Even though teachers are encouraged to collaborate with each other, I don’t think I’ve seen them communicate with each other to the extent that librarians do. Part of this may be due to the fact that librarians belong to a smaller community than educators, but from a purely subjective viewpoint, I see librarians embracing technology in ways that teachers do not. I graduated with a Masters in Secondary Education in 2006 and not once, during that program, did I take any classes that focused solely on communication or the use of new technology to facilitate collaboration.
I’ve only taught for three years and even though collaboration, as a concept, was thrown out many times, I’ve rarely seen it put into effective practice, partly because it was so difficult to communicate with the others. This difficulty arose, not just from a lack of time or the inability to schedule a time to meet, but because we were unaware of or didn’t take advantage of the multitude of social media tools at our disposal.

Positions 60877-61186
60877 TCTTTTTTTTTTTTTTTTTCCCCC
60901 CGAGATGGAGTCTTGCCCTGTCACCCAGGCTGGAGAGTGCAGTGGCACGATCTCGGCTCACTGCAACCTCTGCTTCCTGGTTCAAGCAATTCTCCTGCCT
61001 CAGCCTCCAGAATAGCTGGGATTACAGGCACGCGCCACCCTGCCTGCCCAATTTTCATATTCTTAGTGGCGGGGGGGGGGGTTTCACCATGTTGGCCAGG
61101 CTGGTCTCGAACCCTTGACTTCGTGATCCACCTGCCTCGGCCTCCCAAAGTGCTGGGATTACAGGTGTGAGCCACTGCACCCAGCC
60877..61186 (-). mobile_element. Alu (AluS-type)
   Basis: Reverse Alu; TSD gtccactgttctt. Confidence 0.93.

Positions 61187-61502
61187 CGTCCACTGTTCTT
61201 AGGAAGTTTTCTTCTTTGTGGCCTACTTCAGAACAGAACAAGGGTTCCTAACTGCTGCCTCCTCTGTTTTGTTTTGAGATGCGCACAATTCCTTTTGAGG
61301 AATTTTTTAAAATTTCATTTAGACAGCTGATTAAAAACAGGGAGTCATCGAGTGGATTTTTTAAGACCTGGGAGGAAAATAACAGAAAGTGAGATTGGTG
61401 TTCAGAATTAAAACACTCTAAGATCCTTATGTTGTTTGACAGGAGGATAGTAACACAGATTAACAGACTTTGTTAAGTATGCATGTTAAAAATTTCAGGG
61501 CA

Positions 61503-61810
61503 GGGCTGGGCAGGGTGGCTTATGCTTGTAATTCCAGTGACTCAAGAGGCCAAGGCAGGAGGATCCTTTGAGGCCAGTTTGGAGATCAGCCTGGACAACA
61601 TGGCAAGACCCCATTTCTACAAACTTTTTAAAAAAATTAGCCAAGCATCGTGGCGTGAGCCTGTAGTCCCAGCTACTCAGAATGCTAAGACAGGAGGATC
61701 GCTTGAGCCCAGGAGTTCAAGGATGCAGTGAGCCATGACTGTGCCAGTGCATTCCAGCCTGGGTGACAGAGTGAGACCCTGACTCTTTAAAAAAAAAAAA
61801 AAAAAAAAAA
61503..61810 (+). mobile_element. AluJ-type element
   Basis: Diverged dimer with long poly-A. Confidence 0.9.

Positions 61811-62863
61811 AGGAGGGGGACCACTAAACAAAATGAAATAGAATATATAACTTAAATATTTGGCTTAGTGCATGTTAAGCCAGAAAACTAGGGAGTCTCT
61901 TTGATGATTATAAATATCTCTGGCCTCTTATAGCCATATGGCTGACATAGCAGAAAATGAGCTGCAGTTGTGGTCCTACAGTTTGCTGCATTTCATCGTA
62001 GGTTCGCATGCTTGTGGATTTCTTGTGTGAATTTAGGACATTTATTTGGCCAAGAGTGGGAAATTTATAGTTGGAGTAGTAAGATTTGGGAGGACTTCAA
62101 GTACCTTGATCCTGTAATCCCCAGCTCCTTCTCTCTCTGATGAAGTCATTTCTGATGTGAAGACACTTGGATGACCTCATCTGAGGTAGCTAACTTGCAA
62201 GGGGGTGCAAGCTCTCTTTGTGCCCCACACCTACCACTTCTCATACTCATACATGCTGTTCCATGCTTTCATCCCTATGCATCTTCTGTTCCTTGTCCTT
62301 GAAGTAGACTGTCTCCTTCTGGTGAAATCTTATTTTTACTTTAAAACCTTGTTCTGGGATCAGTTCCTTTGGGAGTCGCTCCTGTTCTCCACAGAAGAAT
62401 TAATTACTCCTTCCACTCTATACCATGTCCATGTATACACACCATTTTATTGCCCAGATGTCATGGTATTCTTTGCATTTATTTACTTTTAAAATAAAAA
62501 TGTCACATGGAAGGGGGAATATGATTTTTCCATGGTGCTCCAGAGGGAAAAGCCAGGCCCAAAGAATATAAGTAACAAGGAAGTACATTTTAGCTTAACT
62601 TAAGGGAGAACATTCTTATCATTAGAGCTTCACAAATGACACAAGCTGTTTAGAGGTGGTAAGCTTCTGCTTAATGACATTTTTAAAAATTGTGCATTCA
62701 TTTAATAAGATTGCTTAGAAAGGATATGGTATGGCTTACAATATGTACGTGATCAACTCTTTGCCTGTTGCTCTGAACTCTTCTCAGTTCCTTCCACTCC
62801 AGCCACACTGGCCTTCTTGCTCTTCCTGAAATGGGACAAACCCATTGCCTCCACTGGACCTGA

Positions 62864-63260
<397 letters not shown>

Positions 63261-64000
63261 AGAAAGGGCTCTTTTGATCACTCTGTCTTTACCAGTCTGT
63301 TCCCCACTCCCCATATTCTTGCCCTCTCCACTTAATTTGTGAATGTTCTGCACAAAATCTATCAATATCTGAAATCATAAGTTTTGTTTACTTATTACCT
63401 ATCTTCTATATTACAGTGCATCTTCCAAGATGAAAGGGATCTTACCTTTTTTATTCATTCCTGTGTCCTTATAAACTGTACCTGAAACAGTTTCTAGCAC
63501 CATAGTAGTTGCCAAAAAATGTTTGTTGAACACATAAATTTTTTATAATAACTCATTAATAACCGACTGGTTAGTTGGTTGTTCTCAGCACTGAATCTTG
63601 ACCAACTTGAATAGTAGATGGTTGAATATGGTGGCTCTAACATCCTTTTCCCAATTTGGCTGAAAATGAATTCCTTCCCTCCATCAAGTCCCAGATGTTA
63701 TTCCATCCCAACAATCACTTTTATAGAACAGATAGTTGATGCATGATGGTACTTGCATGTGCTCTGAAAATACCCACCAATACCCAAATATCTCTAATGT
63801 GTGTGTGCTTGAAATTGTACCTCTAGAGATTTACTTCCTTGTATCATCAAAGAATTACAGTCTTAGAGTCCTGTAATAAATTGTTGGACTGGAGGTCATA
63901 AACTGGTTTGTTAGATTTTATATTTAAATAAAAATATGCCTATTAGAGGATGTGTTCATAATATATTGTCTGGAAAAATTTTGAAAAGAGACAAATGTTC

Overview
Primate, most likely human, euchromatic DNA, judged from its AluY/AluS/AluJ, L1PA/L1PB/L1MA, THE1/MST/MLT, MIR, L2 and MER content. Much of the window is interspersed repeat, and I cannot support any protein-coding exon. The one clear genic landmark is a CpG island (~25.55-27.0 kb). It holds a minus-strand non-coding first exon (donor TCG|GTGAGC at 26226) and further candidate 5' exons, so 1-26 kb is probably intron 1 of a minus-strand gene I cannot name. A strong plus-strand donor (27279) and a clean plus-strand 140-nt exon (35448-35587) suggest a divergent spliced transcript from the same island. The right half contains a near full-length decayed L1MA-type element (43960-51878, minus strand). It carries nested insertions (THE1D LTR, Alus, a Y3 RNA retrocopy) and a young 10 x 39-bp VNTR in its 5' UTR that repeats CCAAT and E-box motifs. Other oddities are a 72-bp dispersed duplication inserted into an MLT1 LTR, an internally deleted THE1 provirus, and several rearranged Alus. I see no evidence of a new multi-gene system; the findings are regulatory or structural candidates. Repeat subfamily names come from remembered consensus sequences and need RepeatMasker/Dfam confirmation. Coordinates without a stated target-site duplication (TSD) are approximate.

I am working on a group project for another weekend class. In an effort to share our notes and findings, we created a wiki page using wikispaces while I am using my Box account to store articles that the others can also access. This format is especially important to us since our varying schedules prevent us from finding a common time in which to meet face-to-face. Though we may not be talking to each other, I find that we are still managing to communicate successfully via our class page, wikispace, and even Twitter.
Originally posted on my LIS 716 blog.